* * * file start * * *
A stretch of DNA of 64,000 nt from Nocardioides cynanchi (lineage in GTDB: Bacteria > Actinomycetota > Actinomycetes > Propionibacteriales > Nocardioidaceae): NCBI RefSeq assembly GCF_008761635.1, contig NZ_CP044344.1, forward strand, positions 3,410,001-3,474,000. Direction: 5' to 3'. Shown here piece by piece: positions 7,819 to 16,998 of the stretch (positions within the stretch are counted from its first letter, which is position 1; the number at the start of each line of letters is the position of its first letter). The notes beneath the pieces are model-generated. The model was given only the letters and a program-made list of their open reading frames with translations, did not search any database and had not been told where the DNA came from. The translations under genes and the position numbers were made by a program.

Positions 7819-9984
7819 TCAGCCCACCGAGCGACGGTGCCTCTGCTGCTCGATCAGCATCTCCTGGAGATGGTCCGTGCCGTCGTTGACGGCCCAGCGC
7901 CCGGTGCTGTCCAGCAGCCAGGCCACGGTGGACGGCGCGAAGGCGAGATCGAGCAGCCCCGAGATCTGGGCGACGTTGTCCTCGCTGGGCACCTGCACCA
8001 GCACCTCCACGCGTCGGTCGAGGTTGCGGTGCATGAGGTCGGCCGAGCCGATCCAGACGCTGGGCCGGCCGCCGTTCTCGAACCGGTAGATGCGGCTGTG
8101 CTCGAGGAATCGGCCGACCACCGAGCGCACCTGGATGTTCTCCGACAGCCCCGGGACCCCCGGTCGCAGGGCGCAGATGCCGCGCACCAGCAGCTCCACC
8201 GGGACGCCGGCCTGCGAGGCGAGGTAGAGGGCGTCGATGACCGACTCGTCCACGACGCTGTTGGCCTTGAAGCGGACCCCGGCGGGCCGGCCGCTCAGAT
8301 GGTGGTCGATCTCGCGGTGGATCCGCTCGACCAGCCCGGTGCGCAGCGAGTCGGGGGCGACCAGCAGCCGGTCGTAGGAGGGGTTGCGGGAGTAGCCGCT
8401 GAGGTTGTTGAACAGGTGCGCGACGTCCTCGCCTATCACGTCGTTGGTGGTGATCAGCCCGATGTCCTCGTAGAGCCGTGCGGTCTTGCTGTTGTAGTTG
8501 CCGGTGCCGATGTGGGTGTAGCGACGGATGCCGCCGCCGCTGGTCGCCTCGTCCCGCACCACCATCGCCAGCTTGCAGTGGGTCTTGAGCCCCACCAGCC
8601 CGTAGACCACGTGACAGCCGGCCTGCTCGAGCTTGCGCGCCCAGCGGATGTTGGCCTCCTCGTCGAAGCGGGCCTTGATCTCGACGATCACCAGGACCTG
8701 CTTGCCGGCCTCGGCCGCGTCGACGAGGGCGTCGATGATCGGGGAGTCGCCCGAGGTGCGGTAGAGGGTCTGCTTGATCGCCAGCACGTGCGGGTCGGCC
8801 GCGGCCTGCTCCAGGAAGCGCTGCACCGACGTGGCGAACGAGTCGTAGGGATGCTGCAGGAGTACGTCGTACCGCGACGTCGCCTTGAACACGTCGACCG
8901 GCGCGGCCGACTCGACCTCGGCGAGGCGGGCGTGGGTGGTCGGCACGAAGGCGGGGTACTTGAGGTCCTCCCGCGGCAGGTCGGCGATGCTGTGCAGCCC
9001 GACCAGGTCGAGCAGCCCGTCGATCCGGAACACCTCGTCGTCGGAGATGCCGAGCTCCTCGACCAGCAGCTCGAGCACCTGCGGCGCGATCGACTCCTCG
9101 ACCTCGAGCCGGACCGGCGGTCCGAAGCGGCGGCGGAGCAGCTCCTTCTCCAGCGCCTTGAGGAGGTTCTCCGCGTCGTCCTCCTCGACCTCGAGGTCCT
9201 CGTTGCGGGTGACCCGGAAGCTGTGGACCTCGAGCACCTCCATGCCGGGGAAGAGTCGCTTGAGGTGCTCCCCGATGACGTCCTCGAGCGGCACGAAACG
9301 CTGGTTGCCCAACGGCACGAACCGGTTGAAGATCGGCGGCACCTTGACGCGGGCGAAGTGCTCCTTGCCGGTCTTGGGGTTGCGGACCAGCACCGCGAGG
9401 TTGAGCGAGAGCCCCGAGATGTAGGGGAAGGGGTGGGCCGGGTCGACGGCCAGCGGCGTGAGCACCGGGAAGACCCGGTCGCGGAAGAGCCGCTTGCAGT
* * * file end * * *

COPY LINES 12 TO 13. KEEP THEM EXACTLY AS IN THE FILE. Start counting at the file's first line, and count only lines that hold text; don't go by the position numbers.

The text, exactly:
8701 CTTGCCGGCCTCGGCCGCGTCGACGAGGGCGTCGATGATCGGGGAGTCGCCCGAGGTGCGGTAGAGGGTCTGCTTGATCGCCAGCACGTGCGGGTCGGCC
8801 GCGGCCTGCTCCAGGAAGCGCTGCACCGACGTGGCGAACGAGTCGTAGGGATGCTGCAGGAGTACGTCGTACCGCGACGTCGCCTTGAACACGTCGACCG